Keys to a well-behaved companion

There is an old cartoon I often refer to when thinking about teaching dogs what we expect of them in a human household. Two dogs are meeting for the first time. The first dog says, “Hi, my name is Fido, what’s yours?” The second dog says, “My name is No-No Bad Dog!”

I can imagine some dogs think that’s their name, as they always seem to be getting scolded for some naughty behavior. While dogs are part of the family, they don’t come preinstalled with an understanding of how to behave in a human household. Left to their own devices, they’re going to behave, well, like dogs. They’ll chew on just about anything, eat anything that resembles food, jump on people to say hi, and use the carpet for a bathroom.

We owe it to our dogs to guide them, so they don’t get in trouble and we don’t spend our time running after them shouting “no-no!” There are three keys to helping our dogs become great companions; Prevention, Enrichment and Training.

Prevention means setting up the environment, so dogs can’t make mistakes. Use baby gates or close doors to restrict access to temptations like shoes, kid’s toys and yummy things on kitchen counters. Keep the trash out of reach. Limit access to a small area of the house at first and confine when you can’t supervise. Be strict early on, and as your dog becomes reliable, you can give him more freedom without worry.

Enrichment provides outlets for our dog’s natural behaviors and is critical for their well-being. Physical exercise should be geared toward a dog’s age, size and health. A five-pound chihuahua or an older dog with health issues might be happy with a nice leash walk around the neighborhood, while an eighty-pound young lab will need daily aerobic exercise.

Interactive games like fetch and tug burn energy, build a bond between you and your dog and
can be used as rewards in your obedience training.

Dogs love to scavenge, so why not make them work for their meals? Food dispensing toys extend meal times and engage your dog’s puzzle solving skills. There are a wide variety on the market, or you can fashion your own. Pour kibble into an empty plastic water bottle. Sprinkle treats in muffin tins and cover with tennis balls. Hide kibble under a throw rug, or blanket and let your dog search for it.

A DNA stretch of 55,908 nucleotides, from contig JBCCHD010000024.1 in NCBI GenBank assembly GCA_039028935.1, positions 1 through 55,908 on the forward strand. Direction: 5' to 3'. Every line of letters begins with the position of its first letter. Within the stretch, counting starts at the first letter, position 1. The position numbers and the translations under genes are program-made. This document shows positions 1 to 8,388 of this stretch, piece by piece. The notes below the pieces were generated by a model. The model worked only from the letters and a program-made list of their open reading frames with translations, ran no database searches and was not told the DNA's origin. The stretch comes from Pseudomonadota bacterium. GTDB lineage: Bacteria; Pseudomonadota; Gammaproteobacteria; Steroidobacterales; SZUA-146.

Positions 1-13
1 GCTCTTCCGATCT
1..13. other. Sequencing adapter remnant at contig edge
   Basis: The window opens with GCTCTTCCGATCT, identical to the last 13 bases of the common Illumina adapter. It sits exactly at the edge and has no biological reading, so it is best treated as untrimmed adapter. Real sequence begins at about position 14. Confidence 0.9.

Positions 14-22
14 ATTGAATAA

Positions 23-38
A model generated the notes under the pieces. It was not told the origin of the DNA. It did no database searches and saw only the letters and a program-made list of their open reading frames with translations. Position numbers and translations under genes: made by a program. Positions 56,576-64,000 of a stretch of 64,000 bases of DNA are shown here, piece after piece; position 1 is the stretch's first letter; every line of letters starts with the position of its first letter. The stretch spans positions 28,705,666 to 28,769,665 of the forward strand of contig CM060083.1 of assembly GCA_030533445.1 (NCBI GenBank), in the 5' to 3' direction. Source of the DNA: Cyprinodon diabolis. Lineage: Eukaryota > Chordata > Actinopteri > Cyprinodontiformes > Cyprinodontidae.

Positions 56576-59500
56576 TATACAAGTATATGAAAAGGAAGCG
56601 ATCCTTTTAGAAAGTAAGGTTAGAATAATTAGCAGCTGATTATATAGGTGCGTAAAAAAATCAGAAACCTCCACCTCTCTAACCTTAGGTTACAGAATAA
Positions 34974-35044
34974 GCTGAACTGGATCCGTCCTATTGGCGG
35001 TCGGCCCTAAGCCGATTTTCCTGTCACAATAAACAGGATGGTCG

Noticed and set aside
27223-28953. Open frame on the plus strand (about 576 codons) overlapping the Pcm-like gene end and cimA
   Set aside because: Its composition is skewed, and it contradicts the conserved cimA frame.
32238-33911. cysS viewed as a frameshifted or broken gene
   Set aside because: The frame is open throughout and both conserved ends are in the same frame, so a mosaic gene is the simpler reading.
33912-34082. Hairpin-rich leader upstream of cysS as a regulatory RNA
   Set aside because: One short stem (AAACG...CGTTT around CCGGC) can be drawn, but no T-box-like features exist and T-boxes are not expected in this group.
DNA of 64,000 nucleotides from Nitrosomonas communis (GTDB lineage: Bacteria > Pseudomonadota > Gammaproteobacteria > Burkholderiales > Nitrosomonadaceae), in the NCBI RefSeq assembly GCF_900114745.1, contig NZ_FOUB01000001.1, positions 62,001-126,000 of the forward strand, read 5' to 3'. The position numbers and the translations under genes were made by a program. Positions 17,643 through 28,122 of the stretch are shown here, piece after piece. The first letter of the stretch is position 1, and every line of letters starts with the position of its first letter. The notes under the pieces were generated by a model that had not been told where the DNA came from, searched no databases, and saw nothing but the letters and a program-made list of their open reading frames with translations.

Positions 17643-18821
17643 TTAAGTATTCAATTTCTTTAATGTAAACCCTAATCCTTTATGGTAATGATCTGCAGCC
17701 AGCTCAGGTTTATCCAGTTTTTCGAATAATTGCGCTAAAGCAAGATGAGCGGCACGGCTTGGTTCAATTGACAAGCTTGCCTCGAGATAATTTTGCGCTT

Letting dogs explore with their incredible noses is one of the most enriching activities we can provide. Give your dog a “sniffari” while on walks by letting him check out shrubs, trees and lampposts along the way. Hide kibble around the house for your dog to find or sprinkle it around the lawn and let him sniff out the food.

Some dogs love to dissect “prey”, so stock up on cheap toys from the local thrift store and let your dog destroy them (remove any bits first that might be easily swallowed or harmful). Don’t worry, if you consistently direct your dog to the toys he’s allowed to chew (and practice good management), he won’t learn to destroy the sofa cushions.

All dogs love to chew, and chewing inappropriate items is one of the biggest complaints most pet parents have. There are a variety of chew choices on the market, from bully sticks to marrow bones to antlers. Check with your veterinarian to learn about the safest choices.

Training goes hand in hand with good management and when using positive reward-based methods, provides enrichment too. Studies show dogs trained with reward-based methods learn better and don’t suffer from the stress and anxiety produced by aversive methods. Find the things your dog loves and use those as rewards in training (including food)!

Training a new behavior takes time. Be patient, consistent and reward often. Practice good management to prevent unwanted behaviors while you’re training a new one. Include legal outlets for your dog’s natural behaviors so he won’t learn to think his name is “No-No Bad Dog.”